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Season 4 Archive
3 Simple Ways You Can Impress at Hollywood Meetings

Ken Miyamoto

Screencraft/The Script Lab

In Hollywood, it’s all about relationships. Who you know isn’t enough. If you don’t have a significant relationship with that Hollywood insider you’ve connected with, you won’t be able to utilize that contact to take a step forward in your screenwriting career.

Top 10 Conferences and Events for Screenwriters

Shanee Edwards

The Script Lab

As writers, we can get so focused on outlining our spec scripts or rewriting our TV pilots that we can easily forget how much of the industry is fueled by relationships. Even if you have a great script, sometimes it all comes down to who you know. While many of us find it challenging to get out there and network face to face, don’t lose sight on how many opportunities exist for those of us willing to put down our laptops and attend the top film festivals and writing conferences. 

How to Sell Your Film to Netflix

Nathalie Sejean

Mentorless.com

 

Pitching and selling to Netflix has become almost as hard as pitching and selling to a Studio. What makes Netflix a top contender though is that unlike Studios, Netflix looks for original content over a broad spectrum of genres and topics, often going for the alternative road, which gives indie filmmakers more chances in a way to get a deal.

How Writers Get Agents and Managers
David Silverman
Hollywood Therapy

One of the most difficult tasks ahead of aspiring screenwriters is finding representation. Agents in today’s screenwriting marketplace are so busy scratching and clawing to get their established writers work, they have little time to grow “baby writers” who may or may not ever sell anything.

10 Reasons You Should Make a Web Series (Instead of an Indie Film)

Anna Kerrigan

IndieWire
 
In the winter of 2014, during the polar vortex in NYC, I walked into a restaurant called Freeman’s on the Lower East Side. A friend of mine was late for lunch, and as I sat there waiting, I struck up a conversation with the very tall, friendly hostess. That chance meeting set one of my favorite creative collaborations in motion.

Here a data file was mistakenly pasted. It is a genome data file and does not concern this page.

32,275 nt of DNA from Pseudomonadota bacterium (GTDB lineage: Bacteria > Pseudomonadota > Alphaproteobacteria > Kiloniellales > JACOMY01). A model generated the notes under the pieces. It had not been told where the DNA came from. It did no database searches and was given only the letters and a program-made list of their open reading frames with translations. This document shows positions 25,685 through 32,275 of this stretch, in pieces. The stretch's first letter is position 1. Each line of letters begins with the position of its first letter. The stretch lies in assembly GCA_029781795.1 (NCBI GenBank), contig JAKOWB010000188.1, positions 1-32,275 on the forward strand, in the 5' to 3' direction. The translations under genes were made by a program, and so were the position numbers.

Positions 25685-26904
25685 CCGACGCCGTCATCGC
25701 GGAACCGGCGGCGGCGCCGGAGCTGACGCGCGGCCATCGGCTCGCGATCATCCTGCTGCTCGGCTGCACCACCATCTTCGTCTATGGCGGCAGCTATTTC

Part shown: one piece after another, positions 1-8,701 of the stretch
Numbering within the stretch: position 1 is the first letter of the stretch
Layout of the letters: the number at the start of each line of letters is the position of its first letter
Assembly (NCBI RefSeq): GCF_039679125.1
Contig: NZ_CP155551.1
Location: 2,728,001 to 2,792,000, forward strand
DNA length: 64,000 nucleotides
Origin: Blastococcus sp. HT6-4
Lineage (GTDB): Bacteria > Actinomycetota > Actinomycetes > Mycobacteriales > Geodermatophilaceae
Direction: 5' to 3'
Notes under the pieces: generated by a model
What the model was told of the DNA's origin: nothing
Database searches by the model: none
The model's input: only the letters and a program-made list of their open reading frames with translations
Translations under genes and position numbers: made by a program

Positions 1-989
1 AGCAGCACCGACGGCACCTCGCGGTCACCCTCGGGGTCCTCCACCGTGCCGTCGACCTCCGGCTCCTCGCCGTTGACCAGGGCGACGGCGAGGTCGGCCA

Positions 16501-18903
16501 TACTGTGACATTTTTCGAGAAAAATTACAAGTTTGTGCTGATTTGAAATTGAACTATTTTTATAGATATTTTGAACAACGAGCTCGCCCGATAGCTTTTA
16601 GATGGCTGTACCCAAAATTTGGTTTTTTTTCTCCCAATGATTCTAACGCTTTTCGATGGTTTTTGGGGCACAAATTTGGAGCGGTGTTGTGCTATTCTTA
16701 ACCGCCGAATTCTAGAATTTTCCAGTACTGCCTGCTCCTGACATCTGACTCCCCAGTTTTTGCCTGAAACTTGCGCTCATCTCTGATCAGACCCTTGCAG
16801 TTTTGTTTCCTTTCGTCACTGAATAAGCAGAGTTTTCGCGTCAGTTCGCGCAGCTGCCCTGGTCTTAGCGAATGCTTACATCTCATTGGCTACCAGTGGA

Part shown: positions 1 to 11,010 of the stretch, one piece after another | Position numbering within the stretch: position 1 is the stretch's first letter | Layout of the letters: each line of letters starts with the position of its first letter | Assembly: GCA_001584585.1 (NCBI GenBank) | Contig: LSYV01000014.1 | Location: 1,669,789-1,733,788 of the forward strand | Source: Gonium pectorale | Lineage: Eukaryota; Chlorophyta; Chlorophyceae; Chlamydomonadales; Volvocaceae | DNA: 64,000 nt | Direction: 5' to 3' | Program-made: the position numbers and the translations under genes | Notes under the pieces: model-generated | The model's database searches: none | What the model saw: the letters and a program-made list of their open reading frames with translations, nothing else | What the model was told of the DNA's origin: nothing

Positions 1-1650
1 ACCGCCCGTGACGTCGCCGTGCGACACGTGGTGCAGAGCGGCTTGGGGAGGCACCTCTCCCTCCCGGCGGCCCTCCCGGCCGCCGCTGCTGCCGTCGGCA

How to Sell Your TV Series the Stranger Things Way
Ken Miyamoto
ScreenCraft

Matt and Ross Duffer started making movies in the third grade after their parents bought them a Hi8 video camera. “We just started filming anything and everything,” Matt Duffer told Entertainment Weekly. “And then, each summer, we made a feature-length movie. The first one was kind of unwatchable, but progressively, they got a little better and better.”

8 Ways To Get Your Script Read
David Silverman
Hollywood Therapy

Most unproduced writers don’t have an agent or a manager. How do they get their script to the right people? In many of these cases, it’s all about finding contact information for actors, producers and directors, assistant directors, production managers, and the rest.

14 Quotes from Industry Figures That Prove Writers Need Script Coverage Now, More Than Ever
Industrial Scripts
 

The times they are a’ changing, as Bob Dylan once said. Who’d have thought a few years ago that full blown movie stars would be appearing on TV? And within the most important part (screenwriting) of the whole process, script coverage now occupies a completely different position of importance to a few years ago.

Spec Scripts That Sold for Millions, but Were Never Made
Scott Myers
Go Into The Story
Perhaps the single most important set of pages in a screenplay is the first ten. They not only serve as a general introduction for the reader to the story universe, they also implant key specific narrative elements. The first ten pages either hook a reader’s interest or not. If they do, the reader will be predisposed favorably toward the remainder of the script. If not, a reader may already form a negative perception of the story, a hole out of which a writer will have dig to get positive coverage.

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© 2015 by William Gilmore.